Feature suggestion: Add static equals methods to Float and Double

Hans Boehm hboehm at google.com
Tue Jan 8 18:55:59 UTC 2019

The IEEE standard does say that for quiet NaNs, the value (or one of them)
"should" be preserved by most operations on the quiet NaN. I have not heard
of implementations violating this for anything other than the "quiet" bit.
Thus I don't immediately see why it would be problematic to encode an
explicitly programmer-introduced error cause in the remaining bits (as
opposed to relying on hardware-generated patterns). I have not seen
non-testing code that does so, but I would be mildly surprised if it
doesn't exist somewhere.

On Tue, Jan 8, 2019 at 1:16 AM Ulf Adams <ulfjack at google.com> wrote:

> Technically, another option would be to have Java standardize a meaning,
> and I take it you're not mentioning that because of the performance
> implications?
> On Tue, Jan 8, 2019 at 2:37 AM John Rose <john.r.rose at oracle.com> wrote:
>> As I think you expect, isSubstitutible(x,y) will mean that x and y are
>> equivalent
>> for all practical purposes.  One hard question is nailing down what are
>> "all practical purposes".  Certainly it's unfair to flip a coin while
>> evaluating
>> x and y separately, and claim that a distinct outcome proves a difference.
>> What about viewing the bits of x and y using the Unsafe API?  That's
>> unfair also, since it opens the door to implementation-dependent behavior
>> which might detect a difference (an irrelevant difference) between x and
>> y.
>> Now, floatToRawIntBits can detect differences between NaNs which
>> have different numeric codes.  Are two such NaNs substitutable or not?
>> The evidence in favor:
>>  - They become equivalent when boxed in a Float, and Float claims to
>>   be an all-purpose box for float values.
>>  - The extra information produced by floatToRawIntBits is implementation
>>   specific, and in particular processor dependent.
>>  - Joe Darcy suggested to me that some processors, like x87, may
>>   perturb NaN bits (turning off the "signalling" bit, for example), even
>>   if the float value is simply bound to a parameter.  This means that
>>   the operand to floatToRawIntBits *might*, in compiled code, possibly
>>   have *some* of its bits perturbed.  (Thanks, Joe, for that and similar
>>   hair-raising stories.)
>>  - The previous point implies that compiled code and interpreted code
>>   might, in the same JVM instance, produce different results on the
>>   same argument.  That is quite implementation specific indeed!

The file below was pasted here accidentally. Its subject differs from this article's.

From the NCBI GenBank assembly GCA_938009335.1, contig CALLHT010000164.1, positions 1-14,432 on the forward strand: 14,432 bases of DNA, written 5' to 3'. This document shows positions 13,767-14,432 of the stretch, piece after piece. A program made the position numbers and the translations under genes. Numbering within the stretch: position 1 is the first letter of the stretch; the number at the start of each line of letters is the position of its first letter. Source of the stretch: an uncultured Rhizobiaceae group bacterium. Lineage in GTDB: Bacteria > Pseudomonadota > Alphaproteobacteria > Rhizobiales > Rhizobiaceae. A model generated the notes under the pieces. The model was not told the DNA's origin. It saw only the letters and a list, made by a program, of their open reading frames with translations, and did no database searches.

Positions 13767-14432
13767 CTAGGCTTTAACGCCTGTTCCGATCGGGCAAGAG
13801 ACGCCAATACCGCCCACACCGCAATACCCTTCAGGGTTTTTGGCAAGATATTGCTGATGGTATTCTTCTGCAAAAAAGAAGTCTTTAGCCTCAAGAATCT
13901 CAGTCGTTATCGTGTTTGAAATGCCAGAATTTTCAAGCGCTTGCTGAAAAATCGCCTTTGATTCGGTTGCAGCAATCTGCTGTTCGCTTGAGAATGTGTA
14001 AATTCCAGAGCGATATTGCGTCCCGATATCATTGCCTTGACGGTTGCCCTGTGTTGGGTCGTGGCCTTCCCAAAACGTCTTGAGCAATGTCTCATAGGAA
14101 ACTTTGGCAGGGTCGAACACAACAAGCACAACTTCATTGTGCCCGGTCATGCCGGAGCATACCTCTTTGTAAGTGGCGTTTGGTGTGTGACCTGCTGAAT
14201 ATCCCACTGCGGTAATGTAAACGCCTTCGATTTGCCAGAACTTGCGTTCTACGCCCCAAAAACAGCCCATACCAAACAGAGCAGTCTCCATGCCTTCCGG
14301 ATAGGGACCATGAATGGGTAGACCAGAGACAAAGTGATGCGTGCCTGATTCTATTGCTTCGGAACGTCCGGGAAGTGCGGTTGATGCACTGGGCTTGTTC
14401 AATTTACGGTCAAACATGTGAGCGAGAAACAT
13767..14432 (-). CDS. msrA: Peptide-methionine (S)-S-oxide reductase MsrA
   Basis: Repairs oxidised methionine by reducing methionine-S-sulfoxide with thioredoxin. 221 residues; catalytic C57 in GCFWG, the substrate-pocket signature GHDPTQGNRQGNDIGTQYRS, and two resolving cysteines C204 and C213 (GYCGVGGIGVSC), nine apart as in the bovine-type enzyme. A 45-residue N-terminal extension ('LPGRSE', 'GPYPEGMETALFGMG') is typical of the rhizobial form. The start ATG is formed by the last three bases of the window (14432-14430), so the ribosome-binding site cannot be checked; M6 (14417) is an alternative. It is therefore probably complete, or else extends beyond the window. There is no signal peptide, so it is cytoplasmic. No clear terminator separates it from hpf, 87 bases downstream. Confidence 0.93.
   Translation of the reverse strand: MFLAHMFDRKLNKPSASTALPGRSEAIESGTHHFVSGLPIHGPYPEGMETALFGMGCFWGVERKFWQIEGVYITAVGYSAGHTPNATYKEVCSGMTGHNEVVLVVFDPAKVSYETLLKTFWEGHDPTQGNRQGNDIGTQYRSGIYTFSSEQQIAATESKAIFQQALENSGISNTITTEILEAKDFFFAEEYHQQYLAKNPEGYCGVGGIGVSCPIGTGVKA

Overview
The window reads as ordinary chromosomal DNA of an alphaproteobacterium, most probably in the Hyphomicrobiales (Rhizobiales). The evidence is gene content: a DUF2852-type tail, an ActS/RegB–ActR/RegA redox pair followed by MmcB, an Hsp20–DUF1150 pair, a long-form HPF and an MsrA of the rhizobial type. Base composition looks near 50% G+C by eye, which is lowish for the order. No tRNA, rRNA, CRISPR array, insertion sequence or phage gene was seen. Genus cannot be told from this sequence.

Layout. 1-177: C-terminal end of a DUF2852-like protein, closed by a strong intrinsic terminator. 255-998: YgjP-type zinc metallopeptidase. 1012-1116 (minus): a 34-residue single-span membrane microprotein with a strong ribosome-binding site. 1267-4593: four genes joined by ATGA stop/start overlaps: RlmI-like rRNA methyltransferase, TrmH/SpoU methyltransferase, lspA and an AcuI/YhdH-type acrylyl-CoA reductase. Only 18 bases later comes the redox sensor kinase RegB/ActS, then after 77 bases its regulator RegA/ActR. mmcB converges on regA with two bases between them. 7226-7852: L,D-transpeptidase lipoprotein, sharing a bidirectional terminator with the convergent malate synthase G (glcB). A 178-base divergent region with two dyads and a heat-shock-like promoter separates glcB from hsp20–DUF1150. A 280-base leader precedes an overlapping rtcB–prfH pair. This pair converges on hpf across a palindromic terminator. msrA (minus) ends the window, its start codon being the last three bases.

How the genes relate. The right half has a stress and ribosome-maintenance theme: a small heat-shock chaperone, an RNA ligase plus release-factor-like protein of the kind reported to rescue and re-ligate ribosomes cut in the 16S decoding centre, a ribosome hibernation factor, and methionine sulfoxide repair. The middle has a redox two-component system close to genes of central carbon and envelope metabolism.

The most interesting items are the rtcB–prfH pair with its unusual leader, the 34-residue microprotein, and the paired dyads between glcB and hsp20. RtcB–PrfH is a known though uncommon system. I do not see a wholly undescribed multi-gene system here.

>> The evidence against:
>>  - The existing standard API point floatToRawIntBits is not going away.
>>   So the isSubstitutable API point must document that floatToRawIntBits
>>   has the processor-dependent ability to conjure up different bits for
>>   x and y.  Maybe it should be called isAlmostSubstitutable??
>> The right trade-off here, I think, is to align isSubstitutable with
>> Float::equals
>> and simply increase the warnings on floatToRawIntBits, that this method
>> can produce platform-specific results in an unpredictable way, and that
>> in particular it can produce distinct answers for otherwise substitutable
>> results.
>> I also suggested to Dr. Deprecator (Stuart Marks) that floatToRawIntBits
>> might be a candidate for deprecation; he said it would be a lot of expense
>> for relatively little benefit.  I think at least the javadoc for
>> floatToRawIntBits
>> should not speak so confidently, as it does, of "preserving Not-a-Number
>> (NaN) values", as if these values were something that had a stable
>> semantics, as if they could somehow carry application information.
>> More background (thanks again to Joe):  The NaN bits don't have a standard
>> format.  Different CPUs can (and often do) disagree on which bits
>> mean what, and how standard arithmetic operations consume and produce
>> them.  There is apparently no agreed standard NaN pattern, although
>> Java favors the "all zero" bit pattern as normative.  Different CPUs
>> may disagree on which bits denote signaling or quiet NaNs, and when
>> such bits may be queried or modified.  Adding the possible distinct
>> treatment of the "same" NaN value in compiled vs. interpreted code
>> (as well as strictfp vs. non-strictfp code), and the use of "raw" NaN
>> bits seems a very risky proposition, useful only for people writing
>> processor-specific code, with great care.
>> In hindsight, I think it would have been nice to place the "raw bits"
>> API points to Unsafe or a separate module.  But when those API
>> points were designed (1.0), there were no such hiding places.
>> And it's probably too costly to fix now.  If the sweet spot is to
>> acknowledge the wart, but not let it spread, then we design the
>> substitutability test based on Float::equals, not floatToRawIntBits.
>> — John
>> On Jan 6, 2019, at 4:36 PM, Hans Boehm <hboehm at google.com> wrote:
>> >
>> > IIUC,  isSubstitutible() is not quite what's being proposed here. The
>> > proposed definition here uses floatToIntBits(), not floatToRawIntBits().
>> >
>> > Hans
>> >
>> > On Sun, Jan 6, 2019 at 3:59 PM Brian Goetz <brian.goetz at oracle.com>
>> wrote:
>> >
>> >> Followers of Project Valhalla will see that this issue comes up when
>> >> defining equality on value types.  The relation you are looking for is
>> >> being called "substitutible"; it asks whether there is any way to
>> >> distinguish between two values.  For primitives other than
>> float/double,
>> >> this coincides with `==`, and similarly for references.
>> >>
>> >> An `isSubstitutible()` API point will likely emerge from Valhalla.

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